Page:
Weight gain in puberty linked to heart risk

More likely to develop heart failure
  • Deborah Condon

Boys who become overweight during puberty may have an increased risk of developing heart failure later in life, a new study suggests.

However, boys who are overweight as children, but then manage to lose weight during puberty, do not have an increased risk of the heart condition.

Heart failure is a potentially life-threatening condition which leads to the heart being unable to pump enough blood around the body. Symptoms include tiredness, shortness of breath, dizziness and swollen ankles.

Some 90,000 people in Ireland are currently affected, and 26 million people worldwide.

It is already known that weight gain in middle age can increase the risk of heart failure, and research has also suggested a link between the condition and weight gain in young adult men. However until now, it was unclear whether weight during childhood and puberty had any impact.

Swedish researchers decided to investigate this further. They looked at the health records of over 37,000 boys who were born between 1945 and 1961. These were followed up until the end of 2013.

The participants' body mass index (BMI) was checked at age eight, as well as during puberty.

The study found that boys who were a normal weight at the age of eight, but then became overweight during puberty, were three times more likely to be diagnosed with heart failure as adults, compared to boys who were not overweight during childhood or puberty.

However, those who were overweight in childhood, but were a normal weight during puberty, had no increased risk of developing heart failure in adulthood.

Meanwhile, the researchers also found that the risk of heart failure increased in line with increasing BMI in puberty. In other words, those who gained the most weight during puberty had the highest risk.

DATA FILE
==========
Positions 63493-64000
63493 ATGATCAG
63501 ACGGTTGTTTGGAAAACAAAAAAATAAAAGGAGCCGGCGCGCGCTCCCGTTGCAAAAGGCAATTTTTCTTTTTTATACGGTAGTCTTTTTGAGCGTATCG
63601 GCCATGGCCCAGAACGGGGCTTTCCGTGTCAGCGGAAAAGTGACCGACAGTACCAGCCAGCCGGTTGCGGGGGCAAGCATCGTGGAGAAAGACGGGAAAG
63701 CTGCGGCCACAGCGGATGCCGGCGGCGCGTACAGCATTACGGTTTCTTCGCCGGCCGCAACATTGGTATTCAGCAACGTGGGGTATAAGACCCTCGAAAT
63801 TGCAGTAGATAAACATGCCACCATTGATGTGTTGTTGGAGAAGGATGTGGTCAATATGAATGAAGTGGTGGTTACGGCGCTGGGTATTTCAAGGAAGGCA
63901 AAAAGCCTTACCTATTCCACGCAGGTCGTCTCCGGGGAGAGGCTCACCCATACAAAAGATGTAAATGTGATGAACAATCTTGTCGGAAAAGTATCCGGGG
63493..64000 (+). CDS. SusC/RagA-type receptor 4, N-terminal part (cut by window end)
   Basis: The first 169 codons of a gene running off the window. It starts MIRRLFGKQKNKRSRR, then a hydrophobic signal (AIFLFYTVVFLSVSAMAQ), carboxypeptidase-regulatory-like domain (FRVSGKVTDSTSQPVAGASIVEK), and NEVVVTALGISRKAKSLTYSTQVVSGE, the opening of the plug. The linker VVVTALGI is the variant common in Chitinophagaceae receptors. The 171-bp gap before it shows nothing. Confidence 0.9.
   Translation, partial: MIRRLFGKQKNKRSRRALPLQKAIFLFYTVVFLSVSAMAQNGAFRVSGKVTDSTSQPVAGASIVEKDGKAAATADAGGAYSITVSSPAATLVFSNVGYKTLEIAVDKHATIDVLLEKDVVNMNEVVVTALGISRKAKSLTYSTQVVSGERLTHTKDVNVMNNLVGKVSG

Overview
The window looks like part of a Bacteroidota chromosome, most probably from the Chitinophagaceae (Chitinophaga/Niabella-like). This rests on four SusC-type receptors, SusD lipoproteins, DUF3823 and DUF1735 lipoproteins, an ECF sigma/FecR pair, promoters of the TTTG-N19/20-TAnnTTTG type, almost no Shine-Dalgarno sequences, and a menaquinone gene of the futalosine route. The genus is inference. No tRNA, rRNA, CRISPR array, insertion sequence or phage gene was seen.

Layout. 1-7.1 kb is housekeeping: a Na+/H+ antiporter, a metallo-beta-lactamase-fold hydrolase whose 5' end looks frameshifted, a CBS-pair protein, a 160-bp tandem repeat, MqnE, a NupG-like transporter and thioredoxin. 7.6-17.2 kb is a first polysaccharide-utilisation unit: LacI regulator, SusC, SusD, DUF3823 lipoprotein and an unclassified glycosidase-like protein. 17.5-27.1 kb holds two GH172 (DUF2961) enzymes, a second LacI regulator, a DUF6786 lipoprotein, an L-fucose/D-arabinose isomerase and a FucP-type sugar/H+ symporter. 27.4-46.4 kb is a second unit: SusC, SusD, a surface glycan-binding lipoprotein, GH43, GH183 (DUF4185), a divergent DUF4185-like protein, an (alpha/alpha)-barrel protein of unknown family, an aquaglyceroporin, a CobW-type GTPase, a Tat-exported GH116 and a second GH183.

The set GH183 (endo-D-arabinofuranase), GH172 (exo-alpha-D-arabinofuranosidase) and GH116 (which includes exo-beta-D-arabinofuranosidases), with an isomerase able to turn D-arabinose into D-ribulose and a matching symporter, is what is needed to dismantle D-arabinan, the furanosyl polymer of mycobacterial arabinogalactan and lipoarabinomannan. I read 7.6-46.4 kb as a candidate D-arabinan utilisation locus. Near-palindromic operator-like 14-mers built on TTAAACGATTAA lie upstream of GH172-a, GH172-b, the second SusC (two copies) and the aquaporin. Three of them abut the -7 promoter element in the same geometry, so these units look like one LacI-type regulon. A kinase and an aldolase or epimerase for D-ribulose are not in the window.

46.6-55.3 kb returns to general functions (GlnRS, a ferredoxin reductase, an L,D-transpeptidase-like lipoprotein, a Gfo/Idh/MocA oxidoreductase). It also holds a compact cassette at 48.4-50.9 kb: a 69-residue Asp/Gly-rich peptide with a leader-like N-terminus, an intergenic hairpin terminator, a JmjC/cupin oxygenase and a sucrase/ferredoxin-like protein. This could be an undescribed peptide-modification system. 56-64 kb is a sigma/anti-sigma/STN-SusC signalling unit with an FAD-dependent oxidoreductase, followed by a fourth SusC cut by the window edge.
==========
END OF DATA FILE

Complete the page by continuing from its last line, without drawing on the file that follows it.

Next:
The team from the University of Gothenburg emphasised that these findings ‘do not suggest that everyone who is overweight during puberty will go on to develop heart failure in later life'.

However, they warned that ‘a sustained obesity epidemic could offset the current trend of declining cardiovascular death rates'.

"Our findings emphasise the importance of maintaining a healthy weight from an early age. Given that heart failure is on the rise in young adults, more action needs to be taken worldwide to curb the growing obesity epidemic," they concluded.

Some of the data was based on examinations carried out as part of Sweden's mandatory military conscription. As mandatory female military conscription was not in place at the time, the researchers were unable to retrieve young adult BMI data for women, so it was not possible to determine sex-based differences in the link between BMI changes during puberty and adult risk of heart failure.

Details of these findings were presented at the European Congress on Obesity 2018 (ECO) in Vienna, Austria.

 


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